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Why The Graphing Calculator Hasn't Changed Much Since 1994


Many tech companies keep customers buying by constantly updating their products with new features. Here's a story of a piece of technology that has not evolved with the times and has been reaping the benefits. Stacey Vanek Smith of NPR's daily business podcast The Indicator from Planet Money has more.

STACEY VANEK SMITH, BYLINE: The movie reel becomes the videocassette becomes the DVD becomes online streaming. There is a name for this - creative destruction. It's the idea that the economy is always evolving, that there are new products that are constantly being invented that make old products obsolete. Mark Perry is an economist at the American Enterprise Institute.

MARK PERRY: Creative destruction is this continual and powerful and very positive force in a market economy that just reflects the dynamism and changes in technology and all different types of fields.

VANEK SMITH: But there are little pockets of the economy where creative destruction doesn't reach, places where being old and outdated is a competitive advantage. Consider the graphing calculator. They were first allowed on standardized tests in 1994 and soon became must-have accessories for calculus and physics students across the land. They were about the size of a Hershey bar, about four Hershey bars thick. They had a big screen where you could graph out equations on an X-and-Y axis. And they were cutting edge. More than 20 years later, smartphones and laptops have left the humble graphing calculator in the dust. But the dust has turned out to be an economic sweet spot. Peter Balyta is the president of education technology at Texas Instruments.

PETER BALYTA: We could easily add features to our calculators like a touchscreen, Wi-Fi or a camera, but we don't.

VANEK SMITH: The fact that the graphing calculator hasn't changed much since 1994 is exactly what makes it so valuable. If it were updated, there would be no real reason for it to exist.

BALYTA: Because it can compromise the test security and really detract from what the calculators are designed to do.

VANEK SMITH: It took standardized tests years to allow graphing calculators. People worried the new technology would give students an unfair advantage. Today, graphing calculators are pretty much the only devices standardized tests allow because their technology has not evolved. They don't connect to the Internet. They can't communicate with other devices. And companies like Texas Instruments and Casio can charge a premium for this. Back in 1994, a graphing calculator cost about $100. Today, a graphing calculator costs about $100, which is expensive considering that now you can buy devices that will do far more for far less money. It also means many students can't afford them. And I asked Peter Balyta from TI about this.

It does seem like the price hasn't gone down that much and, you know, considering the technology involved, maybe should have gone down more.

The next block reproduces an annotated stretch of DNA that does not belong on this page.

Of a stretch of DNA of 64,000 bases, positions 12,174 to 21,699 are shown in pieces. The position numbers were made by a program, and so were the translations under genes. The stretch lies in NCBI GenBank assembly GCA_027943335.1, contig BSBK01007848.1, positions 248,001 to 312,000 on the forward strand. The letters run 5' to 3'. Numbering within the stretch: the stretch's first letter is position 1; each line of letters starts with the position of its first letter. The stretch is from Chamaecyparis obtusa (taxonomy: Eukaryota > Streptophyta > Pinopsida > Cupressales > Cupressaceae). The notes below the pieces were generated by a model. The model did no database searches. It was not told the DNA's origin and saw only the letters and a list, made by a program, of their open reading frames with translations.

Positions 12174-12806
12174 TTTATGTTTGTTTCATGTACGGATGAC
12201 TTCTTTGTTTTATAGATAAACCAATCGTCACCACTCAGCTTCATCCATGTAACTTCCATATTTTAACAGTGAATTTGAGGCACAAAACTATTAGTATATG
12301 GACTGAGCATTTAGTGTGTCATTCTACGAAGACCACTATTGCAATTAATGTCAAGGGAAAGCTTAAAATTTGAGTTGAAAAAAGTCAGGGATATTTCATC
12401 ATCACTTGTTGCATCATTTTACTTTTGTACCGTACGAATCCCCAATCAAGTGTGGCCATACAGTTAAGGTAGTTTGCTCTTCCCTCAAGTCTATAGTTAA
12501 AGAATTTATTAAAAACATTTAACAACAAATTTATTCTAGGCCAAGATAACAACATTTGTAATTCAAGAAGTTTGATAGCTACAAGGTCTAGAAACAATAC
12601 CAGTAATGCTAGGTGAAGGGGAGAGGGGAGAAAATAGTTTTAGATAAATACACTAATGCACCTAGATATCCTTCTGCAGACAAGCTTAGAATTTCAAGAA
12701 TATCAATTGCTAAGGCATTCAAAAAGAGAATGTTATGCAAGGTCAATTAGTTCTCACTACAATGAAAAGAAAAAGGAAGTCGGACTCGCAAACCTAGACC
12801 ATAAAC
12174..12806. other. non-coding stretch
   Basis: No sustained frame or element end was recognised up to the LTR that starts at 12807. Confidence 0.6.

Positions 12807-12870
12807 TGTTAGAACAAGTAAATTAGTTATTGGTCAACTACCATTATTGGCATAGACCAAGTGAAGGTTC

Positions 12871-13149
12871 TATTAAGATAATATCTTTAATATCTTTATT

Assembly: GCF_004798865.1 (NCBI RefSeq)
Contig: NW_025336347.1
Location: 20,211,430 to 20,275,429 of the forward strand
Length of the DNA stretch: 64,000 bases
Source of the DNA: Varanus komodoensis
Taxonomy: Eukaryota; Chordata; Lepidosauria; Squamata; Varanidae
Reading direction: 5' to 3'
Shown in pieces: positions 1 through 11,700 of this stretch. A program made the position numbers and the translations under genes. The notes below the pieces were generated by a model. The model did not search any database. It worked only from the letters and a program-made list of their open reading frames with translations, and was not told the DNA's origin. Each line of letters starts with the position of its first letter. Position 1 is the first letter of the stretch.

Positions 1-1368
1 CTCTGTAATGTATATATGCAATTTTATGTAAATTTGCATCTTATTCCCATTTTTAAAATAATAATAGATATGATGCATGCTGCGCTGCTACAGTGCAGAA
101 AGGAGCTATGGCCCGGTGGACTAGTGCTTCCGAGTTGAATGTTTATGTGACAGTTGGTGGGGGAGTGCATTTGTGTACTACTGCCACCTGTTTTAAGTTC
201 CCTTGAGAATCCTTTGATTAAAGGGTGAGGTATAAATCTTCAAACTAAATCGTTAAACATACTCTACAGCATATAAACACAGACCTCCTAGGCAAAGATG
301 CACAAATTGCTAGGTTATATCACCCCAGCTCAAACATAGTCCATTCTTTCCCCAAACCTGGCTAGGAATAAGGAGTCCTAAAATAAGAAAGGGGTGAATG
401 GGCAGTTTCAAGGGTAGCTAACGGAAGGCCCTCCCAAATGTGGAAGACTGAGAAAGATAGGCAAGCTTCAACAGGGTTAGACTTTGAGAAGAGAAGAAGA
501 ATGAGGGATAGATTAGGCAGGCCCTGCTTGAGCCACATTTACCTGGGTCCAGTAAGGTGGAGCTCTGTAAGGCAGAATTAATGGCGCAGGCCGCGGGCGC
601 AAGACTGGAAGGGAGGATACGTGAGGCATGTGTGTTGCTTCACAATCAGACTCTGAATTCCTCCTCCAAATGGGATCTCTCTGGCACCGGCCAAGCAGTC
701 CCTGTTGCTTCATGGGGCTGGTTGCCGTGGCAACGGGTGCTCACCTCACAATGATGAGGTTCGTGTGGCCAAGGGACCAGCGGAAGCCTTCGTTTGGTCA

BALYTA: You know, I will say that when someone's buying a graphing calculator, they're not just buying a graphing calculator. They're buying really a solution for a classroom.

VANEK SMITH: Graphing calculators can command a high price because they own a corner of the market - the standardized test takers corner. TI sells about 6 million calculators a year. And the graphing calculator gets a lot of love. Peter Balyta says students send him photos of their calculators all the time or wearing graphing calculator Halloween costumes. Apparently, they are very big in promposals (ph). And he has a theory about why.

BALYTA: I think it's a tool that they have had with them by their side when studying, you know, what are not always the easiest classes, you know, math, science, calculus. Those are long nights, and they require a lot of hard work.

VANEK SMITH: Or maybe they are just excited about something that managed to escape the forces of creative destruction. Stacey Vanek Smith, NPR News.

(SOUNDBITE OF KETTEL'S "CRIBBAGE") Transcript provided by NPR, Copyright NPR.

NPR transcripts are created on a rush deadline by an NPR contractor. This text may not be in its final form and may be updated or revised in the future. Accuracy and availability may vary. The authoritative record of NPR’s programming is the audio record.

Stacey Vanek Smith is the co-host of NPR's The Indicator from Planet Money. She's also a correspondent for Planet Money, where she covers business and economics. In this role, Smith has followed economic stories down the muddy back roads of Oklahoma to buy 100 barrels of oil; she's traveled to Pune, India, to track down the man who pitched the country's dramatic currency devaluation to the prime minister; and she's spoken with a North Korean woman who made a small fortune smuggling artificial sweetener in from China.